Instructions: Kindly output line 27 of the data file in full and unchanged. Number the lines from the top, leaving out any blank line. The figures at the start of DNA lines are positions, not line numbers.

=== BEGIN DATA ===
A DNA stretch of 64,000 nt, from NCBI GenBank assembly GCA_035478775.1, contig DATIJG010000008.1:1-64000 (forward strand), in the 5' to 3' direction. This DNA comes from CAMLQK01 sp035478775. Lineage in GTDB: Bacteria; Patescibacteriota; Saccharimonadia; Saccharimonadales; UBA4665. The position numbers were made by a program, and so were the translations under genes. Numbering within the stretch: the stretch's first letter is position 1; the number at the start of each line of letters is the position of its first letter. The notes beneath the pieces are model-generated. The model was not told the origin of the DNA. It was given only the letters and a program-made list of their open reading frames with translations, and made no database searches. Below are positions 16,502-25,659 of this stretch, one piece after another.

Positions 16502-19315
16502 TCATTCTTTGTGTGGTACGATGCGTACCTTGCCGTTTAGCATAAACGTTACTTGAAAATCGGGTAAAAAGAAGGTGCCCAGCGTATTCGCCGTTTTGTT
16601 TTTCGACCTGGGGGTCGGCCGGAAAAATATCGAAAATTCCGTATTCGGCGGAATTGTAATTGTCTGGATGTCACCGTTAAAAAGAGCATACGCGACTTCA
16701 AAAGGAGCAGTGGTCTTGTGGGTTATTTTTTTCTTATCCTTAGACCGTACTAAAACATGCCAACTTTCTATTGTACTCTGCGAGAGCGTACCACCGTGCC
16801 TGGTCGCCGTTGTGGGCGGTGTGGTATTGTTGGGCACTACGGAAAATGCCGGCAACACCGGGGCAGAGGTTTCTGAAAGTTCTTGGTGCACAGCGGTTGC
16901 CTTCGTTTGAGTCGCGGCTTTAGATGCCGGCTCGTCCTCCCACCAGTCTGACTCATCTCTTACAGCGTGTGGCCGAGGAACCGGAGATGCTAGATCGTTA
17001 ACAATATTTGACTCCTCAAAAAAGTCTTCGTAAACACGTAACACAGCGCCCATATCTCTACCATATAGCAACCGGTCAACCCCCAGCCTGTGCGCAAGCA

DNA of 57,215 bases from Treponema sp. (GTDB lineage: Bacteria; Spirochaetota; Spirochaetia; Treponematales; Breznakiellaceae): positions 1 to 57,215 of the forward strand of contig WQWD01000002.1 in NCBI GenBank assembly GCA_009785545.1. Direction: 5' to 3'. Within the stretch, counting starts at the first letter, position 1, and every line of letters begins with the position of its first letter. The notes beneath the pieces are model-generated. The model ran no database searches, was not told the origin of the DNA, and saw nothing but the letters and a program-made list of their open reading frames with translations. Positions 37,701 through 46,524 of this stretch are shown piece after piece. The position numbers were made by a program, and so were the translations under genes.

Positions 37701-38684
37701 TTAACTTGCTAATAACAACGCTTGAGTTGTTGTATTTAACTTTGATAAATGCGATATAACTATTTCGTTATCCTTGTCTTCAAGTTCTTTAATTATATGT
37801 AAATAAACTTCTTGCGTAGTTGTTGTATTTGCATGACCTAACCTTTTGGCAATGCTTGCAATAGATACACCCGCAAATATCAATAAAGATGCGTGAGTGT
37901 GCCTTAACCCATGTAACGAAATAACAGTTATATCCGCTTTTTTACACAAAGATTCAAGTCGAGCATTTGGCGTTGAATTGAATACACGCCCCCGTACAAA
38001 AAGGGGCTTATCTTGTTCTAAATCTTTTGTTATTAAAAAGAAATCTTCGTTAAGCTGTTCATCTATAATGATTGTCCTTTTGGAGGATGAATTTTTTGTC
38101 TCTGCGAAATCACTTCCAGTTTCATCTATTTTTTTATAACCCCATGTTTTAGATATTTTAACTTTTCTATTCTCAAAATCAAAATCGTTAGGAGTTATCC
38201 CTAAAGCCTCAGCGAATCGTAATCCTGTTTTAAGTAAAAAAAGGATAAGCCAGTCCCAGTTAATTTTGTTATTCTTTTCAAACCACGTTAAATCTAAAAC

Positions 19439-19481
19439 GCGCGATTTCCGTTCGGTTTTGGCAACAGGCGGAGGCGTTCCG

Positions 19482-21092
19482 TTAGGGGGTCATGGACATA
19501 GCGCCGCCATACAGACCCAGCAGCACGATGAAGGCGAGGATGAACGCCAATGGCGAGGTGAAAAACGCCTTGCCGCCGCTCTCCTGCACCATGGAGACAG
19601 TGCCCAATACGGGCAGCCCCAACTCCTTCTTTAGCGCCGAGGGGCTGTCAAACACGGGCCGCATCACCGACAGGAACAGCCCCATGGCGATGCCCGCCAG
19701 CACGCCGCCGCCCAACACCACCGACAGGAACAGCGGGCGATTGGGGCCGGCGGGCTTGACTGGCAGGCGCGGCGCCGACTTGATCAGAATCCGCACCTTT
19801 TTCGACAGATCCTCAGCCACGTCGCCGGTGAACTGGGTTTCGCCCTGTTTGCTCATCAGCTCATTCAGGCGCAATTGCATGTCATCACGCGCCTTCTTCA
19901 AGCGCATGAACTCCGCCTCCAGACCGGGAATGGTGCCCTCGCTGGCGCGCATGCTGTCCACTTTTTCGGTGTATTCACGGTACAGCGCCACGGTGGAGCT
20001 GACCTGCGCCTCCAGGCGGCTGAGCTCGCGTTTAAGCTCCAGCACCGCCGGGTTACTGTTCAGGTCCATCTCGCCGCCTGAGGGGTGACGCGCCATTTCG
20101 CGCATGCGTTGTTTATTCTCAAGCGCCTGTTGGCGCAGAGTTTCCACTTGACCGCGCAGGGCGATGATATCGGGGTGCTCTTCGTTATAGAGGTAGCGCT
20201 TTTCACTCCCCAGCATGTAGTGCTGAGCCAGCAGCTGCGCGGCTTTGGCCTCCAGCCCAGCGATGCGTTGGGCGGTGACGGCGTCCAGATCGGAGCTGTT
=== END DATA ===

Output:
20101 CGCATGCGTTGTTTATTCTCAAGCGCCTGTTGGCGCAGAGTTTCCACTTGACCGCGCAGGGCGATGATATCGGGGTGCTCTTCGTTATAGAGGTAGCGCT